“Daddy, there are three Lake Placids.”
“Yes.” He puts up three of his short fingers, one by one. “One, two, and three,” he says.
We drive alone in the rain, towards school.
I ask, “Can you be more specific?”
His fingers are still in the air. “No.”
Jude uses the art of selective, or, de-selective hearing.
“What, daddy? Merbledy gobbin schlob?”
“No, Jude,” I say, repeating, “take your boots off.”
There are things Jude says, misnomers, that I don’t bother to correct.
Those Nature’s Valley type “health” bars – he has always called them “ballola bars.” With the sticky fat and lipids used to hold the little particle-board-type food together, “ballola bar” feels linguistically more accurate than “granola bar.”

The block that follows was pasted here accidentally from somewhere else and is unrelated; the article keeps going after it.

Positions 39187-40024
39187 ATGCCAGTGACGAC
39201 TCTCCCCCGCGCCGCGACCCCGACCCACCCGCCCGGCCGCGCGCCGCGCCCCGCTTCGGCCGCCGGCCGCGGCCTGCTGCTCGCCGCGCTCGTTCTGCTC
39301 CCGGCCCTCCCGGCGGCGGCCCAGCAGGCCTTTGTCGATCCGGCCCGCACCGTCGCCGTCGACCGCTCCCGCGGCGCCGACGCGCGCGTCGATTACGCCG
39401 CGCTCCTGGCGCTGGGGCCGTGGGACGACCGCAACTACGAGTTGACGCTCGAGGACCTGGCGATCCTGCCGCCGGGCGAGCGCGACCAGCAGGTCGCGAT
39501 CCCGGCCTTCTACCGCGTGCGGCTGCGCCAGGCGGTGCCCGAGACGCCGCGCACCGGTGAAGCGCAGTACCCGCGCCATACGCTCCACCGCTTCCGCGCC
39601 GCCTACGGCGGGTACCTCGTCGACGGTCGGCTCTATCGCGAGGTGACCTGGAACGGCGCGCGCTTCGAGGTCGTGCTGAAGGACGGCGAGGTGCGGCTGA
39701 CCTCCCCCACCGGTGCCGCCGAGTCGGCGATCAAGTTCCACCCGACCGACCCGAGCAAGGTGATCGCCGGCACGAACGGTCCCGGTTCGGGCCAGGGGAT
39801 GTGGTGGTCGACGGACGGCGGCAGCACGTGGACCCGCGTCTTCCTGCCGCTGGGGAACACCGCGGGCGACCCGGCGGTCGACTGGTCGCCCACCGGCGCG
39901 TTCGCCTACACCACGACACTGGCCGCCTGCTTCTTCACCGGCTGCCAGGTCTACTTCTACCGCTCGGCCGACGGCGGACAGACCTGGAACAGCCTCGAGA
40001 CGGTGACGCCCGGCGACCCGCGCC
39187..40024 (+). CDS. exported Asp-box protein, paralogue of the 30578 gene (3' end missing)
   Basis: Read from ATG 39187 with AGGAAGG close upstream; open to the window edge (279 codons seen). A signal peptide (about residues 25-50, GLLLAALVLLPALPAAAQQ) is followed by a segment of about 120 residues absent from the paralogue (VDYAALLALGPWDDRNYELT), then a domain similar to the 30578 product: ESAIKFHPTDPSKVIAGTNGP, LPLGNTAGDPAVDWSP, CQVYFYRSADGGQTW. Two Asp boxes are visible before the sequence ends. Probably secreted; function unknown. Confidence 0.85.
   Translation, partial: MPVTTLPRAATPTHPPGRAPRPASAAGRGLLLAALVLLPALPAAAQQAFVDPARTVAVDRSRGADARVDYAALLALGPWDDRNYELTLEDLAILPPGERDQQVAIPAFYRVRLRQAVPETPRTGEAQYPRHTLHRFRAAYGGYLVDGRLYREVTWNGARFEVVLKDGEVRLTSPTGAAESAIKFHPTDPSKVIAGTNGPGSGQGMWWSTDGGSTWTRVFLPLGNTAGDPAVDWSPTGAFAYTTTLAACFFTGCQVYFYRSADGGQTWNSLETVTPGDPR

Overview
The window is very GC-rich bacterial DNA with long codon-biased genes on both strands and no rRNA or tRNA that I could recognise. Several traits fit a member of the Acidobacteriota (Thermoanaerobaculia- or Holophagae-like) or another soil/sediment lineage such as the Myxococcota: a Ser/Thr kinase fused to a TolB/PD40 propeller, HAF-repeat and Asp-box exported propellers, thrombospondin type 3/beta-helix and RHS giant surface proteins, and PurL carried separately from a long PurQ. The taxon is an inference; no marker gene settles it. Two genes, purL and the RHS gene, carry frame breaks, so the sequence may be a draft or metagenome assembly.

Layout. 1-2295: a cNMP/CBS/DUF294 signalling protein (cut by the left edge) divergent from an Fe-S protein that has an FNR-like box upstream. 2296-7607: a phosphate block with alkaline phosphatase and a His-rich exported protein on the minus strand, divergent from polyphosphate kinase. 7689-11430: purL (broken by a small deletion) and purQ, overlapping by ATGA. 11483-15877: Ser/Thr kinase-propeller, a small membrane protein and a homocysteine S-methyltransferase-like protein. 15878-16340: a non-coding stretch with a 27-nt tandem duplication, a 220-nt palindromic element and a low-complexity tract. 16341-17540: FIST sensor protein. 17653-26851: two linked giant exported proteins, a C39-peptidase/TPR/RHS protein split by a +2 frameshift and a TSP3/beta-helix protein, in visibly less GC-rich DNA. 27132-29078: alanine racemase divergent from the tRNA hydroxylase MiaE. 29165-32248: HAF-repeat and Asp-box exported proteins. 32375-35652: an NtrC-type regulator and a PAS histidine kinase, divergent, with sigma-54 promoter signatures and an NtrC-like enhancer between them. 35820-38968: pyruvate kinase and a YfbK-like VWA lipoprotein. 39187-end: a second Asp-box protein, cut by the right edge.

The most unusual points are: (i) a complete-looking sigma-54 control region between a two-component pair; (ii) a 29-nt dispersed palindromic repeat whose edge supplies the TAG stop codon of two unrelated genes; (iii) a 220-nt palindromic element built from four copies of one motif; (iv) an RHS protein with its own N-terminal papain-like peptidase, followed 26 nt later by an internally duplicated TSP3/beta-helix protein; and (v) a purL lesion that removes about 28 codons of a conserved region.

He calls a television screen a “tee vee scream.”
He often confuses people’s names, calling one person by another’s. This is perfectly understandable, for to Jude, we are all but one Body, one Mind, the purpose of us here on Earth to bring him treats and chocolate milk.